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2018-2019 Winter Discussion

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13 minutes ago, KingOfTheMountains said:

Well for now at least the answer appears to be 15 minutes lol 😂. Just above 32 now, sure higher elevations are getting a nice glaze.

LOL!!! That was a quick winter storm. :classic_laugh:

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18 minutes ago, KingOfTheMountains said:

Well for now at least the answer appears to be 15 minutes lol 😂. Just above 32 now, sure higher elevations are getting a nice glaze.

We actually warmed up to 36 briefly in Sky Valley and have since dropped back down to 34. It’s been a weird evening temperature wise, definitely a lot of factors involved with the shallow layer of cold air. 

Edited by Preston
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I tried to go back up to Hogpen around 4:30, but they were closing it due to ice as I was headed up the mountain. My Jeep read 32 before I turned around, willing to bet it was close to 30 at the top. 

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25 minutes ago, rwarren5 said:

I tried to go back up to Hogpen around 4:30, but they were closing it due to ice as I was headed up the mountain. My Jeep read 32 before I turned around, willing to bet it was close to 30 at the top.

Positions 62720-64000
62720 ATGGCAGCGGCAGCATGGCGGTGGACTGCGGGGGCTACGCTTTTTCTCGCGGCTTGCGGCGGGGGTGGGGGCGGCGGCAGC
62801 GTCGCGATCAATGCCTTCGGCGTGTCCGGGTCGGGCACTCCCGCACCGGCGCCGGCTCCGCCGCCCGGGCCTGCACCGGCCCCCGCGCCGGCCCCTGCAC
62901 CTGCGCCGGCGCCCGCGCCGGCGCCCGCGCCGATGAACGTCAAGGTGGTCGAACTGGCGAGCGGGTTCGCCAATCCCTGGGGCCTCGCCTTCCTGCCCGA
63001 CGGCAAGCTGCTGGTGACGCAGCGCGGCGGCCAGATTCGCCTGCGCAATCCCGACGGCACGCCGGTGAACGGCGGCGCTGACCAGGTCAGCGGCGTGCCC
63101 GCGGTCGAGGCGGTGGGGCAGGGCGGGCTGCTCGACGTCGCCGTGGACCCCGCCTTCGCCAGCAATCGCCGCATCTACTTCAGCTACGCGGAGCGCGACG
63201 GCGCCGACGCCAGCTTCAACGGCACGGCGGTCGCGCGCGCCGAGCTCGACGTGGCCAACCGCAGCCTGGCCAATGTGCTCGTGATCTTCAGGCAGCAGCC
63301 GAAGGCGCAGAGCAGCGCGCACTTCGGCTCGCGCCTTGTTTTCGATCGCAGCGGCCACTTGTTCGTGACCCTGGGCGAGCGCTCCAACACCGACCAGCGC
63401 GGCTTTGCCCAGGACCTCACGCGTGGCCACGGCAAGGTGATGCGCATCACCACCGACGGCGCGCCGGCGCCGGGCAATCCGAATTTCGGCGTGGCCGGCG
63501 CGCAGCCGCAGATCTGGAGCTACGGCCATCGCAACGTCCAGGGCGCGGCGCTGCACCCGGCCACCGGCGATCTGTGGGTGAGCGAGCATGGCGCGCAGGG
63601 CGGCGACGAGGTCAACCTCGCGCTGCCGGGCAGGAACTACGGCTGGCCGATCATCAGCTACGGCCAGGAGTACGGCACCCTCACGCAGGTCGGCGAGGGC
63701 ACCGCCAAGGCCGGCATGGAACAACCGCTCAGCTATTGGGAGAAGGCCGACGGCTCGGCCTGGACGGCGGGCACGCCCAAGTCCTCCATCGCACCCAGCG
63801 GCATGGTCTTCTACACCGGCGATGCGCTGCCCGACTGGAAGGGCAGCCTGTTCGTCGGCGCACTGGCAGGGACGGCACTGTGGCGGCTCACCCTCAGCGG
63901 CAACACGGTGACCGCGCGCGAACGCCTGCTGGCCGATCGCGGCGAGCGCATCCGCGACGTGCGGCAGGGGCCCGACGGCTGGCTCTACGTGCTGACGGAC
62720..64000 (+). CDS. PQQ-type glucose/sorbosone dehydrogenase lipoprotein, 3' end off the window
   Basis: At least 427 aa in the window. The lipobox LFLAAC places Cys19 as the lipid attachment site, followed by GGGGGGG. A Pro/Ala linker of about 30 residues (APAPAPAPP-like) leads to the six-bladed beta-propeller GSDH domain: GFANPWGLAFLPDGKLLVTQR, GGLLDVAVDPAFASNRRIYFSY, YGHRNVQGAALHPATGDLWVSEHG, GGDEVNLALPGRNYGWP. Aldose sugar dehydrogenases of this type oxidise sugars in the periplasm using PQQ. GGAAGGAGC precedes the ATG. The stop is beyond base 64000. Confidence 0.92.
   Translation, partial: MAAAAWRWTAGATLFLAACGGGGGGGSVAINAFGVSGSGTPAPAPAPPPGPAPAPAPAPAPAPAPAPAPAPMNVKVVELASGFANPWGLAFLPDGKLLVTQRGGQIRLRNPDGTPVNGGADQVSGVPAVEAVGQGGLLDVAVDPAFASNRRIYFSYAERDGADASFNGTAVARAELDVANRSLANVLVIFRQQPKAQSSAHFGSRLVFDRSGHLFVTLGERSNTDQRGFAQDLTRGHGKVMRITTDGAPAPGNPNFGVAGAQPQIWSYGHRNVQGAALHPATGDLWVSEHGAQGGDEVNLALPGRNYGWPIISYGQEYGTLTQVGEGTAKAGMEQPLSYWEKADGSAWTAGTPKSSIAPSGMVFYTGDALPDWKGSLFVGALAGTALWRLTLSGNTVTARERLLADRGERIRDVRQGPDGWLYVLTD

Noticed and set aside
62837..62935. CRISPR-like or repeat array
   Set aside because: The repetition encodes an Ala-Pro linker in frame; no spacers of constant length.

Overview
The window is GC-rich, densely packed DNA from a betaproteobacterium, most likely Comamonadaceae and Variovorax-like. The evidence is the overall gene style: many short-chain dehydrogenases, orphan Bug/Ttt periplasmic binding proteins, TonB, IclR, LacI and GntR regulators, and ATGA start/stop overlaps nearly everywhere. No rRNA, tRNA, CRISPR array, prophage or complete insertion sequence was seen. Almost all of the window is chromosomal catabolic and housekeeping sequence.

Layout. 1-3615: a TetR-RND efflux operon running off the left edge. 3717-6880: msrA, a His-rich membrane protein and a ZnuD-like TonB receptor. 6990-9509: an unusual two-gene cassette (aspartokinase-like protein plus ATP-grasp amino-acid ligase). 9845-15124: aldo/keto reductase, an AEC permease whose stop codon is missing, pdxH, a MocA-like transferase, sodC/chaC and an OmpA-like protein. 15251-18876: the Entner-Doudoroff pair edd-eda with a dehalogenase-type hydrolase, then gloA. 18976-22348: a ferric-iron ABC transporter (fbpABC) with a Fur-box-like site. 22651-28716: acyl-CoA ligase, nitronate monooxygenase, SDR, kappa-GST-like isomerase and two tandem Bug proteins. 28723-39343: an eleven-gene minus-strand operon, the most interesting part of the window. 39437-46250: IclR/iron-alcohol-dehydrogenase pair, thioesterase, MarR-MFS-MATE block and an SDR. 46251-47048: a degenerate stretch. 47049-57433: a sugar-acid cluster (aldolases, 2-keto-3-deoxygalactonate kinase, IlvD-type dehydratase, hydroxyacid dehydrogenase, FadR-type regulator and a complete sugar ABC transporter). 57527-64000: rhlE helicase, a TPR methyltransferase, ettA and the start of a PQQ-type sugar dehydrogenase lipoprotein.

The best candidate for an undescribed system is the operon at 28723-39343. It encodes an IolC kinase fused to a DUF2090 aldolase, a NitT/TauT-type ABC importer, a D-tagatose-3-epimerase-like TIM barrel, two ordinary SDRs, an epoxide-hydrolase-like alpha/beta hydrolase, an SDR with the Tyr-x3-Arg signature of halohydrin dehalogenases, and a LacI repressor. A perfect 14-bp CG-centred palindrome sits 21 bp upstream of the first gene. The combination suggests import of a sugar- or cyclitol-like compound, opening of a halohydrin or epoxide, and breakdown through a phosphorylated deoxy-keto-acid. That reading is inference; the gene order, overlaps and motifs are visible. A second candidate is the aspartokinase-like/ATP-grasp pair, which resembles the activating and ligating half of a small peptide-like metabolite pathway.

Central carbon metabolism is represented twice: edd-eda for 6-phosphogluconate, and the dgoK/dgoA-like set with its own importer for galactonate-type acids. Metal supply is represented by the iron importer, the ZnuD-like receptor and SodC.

Yeah just read a report from WSB a while ago that GDOT was closing the hwy there due to ice accumulation. Higher elevations probably getting iced up good this evening.

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It's still pretty chilly here, been sitting at 34°F (with rain) the past couple of hours. Must be a cold pocket. 

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Larry Cosgrove

Quote
For a while, it was kind of irritating to hear and read that just because December was mostly mild, there would be no winter in the lower 48 states. But I started to chuckle when I saw cold intrusions having higher impacts across the Midwest and Northeast. This despite the vaunted ECMWF model, which placed all kinds of unprecedented warmth through nearly all of North America. The GFS, and especially the GGEM series correctly forecast both the cold changes and the small snow event along the Interstate 70 corridor in prior runs, this after the European scheme discarded the system. Now we are faced with a "what next" page in the January and February outlook. And for the most part, winter weather enthusiasts will be in "joy" mode.